Apple suppliers eye February 10 restart after coronavirus shutdown

Apple suppliers in China eye February 10 restart after coronavirus shutdown


Terry Gou
But there's a definite chance of further delays.
Photo: Foxconn

Apple’s manufacturing partners in China hope to jump back into action next week, after the coronavirus epidemic forced temporary shutdowns in the country, according to a new report.

Foxconn, LG Display and others “plan to resume full-scale production” on February 10. But with the viral outbreak only worsening as the weeks go on, there’s a definite chance of further delays.

The new coronavirus has infected more than 20,000 people and killed more than 400 since it broke out in Wuhan, China, earlier this month. As a result of the epidemic, the Chinese government locked down certain regions and halted travel.

The outbreak is having a significant impact on manufacturing for companies around the world that heavily rely on partners in China. Reliable TF International Securities analyst Ming-Chi Kuo this week warned that iPhone shipments could fall by as much as 10% this quarter as a result.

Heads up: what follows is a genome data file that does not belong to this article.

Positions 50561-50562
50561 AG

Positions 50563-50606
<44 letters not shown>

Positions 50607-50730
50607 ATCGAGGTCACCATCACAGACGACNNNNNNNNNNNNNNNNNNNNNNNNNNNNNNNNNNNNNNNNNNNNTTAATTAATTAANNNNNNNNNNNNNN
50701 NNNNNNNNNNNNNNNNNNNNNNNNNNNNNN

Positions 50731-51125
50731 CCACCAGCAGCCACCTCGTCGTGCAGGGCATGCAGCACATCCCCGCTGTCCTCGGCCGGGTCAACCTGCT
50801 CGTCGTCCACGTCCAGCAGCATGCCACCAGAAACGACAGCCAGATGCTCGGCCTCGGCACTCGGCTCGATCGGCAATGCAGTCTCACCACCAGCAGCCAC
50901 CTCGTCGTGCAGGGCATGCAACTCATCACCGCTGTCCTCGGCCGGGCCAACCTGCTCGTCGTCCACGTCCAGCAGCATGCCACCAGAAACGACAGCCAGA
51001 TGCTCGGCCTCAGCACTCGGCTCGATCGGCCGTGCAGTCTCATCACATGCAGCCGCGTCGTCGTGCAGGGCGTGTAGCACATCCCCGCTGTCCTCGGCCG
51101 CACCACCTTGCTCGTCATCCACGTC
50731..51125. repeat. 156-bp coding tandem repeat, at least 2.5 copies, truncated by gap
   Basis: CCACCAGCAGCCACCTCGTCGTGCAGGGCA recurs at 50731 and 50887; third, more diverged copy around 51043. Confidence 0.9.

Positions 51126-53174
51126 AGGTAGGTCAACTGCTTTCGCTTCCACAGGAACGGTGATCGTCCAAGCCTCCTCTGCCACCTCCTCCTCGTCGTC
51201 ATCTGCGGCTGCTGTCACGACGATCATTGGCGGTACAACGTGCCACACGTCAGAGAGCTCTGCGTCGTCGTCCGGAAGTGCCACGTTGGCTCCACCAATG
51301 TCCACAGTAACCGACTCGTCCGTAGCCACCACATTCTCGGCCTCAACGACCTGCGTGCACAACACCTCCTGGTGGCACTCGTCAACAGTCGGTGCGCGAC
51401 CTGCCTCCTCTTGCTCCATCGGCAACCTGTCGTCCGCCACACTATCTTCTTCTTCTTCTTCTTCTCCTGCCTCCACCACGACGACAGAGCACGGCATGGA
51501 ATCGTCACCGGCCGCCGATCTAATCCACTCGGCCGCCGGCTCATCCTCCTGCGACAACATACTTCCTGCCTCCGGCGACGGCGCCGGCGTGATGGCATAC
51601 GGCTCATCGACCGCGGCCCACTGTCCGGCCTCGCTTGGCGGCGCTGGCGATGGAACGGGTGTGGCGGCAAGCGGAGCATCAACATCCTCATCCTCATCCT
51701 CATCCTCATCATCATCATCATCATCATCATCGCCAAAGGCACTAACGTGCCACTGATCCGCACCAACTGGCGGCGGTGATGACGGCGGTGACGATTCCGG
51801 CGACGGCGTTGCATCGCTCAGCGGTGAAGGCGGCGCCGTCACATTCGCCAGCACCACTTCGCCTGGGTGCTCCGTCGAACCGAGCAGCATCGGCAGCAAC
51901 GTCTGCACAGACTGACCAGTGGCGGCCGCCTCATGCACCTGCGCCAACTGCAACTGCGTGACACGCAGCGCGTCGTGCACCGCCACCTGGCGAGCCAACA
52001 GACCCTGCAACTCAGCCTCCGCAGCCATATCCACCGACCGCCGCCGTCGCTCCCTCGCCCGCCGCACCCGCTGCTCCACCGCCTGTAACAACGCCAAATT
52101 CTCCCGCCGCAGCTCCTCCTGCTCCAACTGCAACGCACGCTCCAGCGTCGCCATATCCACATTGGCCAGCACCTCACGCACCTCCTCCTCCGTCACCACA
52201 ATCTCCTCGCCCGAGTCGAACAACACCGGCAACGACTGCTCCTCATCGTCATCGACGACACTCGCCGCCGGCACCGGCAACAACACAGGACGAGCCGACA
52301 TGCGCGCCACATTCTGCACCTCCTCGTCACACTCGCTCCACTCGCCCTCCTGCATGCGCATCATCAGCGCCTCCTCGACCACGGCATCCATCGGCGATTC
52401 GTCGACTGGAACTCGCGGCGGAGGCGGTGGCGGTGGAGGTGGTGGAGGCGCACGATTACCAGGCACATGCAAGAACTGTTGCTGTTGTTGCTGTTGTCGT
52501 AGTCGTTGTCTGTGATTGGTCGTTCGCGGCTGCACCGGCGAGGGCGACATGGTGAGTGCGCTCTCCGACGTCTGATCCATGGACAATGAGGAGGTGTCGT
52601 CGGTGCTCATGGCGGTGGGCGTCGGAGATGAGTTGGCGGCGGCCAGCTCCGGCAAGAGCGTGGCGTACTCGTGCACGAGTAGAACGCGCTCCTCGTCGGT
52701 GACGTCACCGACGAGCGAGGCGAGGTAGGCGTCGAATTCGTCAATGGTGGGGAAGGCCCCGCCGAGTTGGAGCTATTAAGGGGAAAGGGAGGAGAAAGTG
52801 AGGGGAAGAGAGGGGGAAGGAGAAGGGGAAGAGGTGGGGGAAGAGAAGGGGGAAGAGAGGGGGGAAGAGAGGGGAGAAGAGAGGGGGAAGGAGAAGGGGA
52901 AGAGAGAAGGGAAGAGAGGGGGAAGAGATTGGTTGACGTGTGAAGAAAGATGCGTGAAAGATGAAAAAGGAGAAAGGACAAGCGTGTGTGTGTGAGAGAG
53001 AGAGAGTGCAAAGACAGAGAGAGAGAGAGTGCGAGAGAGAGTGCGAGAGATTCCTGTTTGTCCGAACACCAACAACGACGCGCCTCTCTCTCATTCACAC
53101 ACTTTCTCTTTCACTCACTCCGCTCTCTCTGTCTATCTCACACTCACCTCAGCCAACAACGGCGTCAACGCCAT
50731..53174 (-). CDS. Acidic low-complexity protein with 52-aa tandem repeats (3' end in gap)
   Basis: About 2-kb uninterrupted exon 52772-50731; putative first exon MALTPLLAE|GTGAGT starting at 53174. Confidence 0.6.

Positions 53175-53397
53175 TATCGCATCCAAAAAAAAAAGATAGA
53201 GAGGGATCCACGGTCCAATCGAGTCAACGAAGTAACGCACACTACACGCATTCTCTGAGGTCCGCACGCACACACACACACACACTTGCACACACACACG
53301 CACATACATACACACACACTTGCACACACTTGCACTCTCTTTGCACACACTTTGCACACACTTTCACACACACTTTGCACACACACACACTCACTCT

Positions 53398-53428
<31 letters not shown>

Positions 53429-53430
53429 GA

But Apple’s partners are fighting to get back on track.

Foxconn plans February 10 return

Foxconn “said Tuesday it still expects to be able to restart facilities throughout China on schedule,” reports Bloomberg, citing a text message from the company. LG Display, Quanta Computer, Inventec Corp. and others are also targeting a February 10 return. However, the report warned that doubts about this timing “have grown in recent days” as the coronavirus spreads. A manufacturing restart as early as next week seems unlikely at this point.

“The main variable is whether the government will push back the time for resuming production, though it is not very likely given the complexities of organizing transportation for the returning migrant workers,” GF Securities analyst Jeff Pu told Bloomberg.

Coronavirus impact could be ‘big’

Sources for Reuters revealed on Monday that Foxconn, Apple’s biggest manufacturing partner, has been forced to suspend “almost all” production in China as a result of the coronavirus. One source also warned that the shutdown could last a while.

And if it does last longer than one week, “the impact would be big,” the source said.

In response to the outbreak, Apple temporarily closed some of its stores in China. CEO Tim Cook also revealed last week that the company is working on finding “alternate sources” for components to reduce the epidemic’s impact on iPhone manufacturing.

Cult of Mac has asked Apple for comment on its latest plans.


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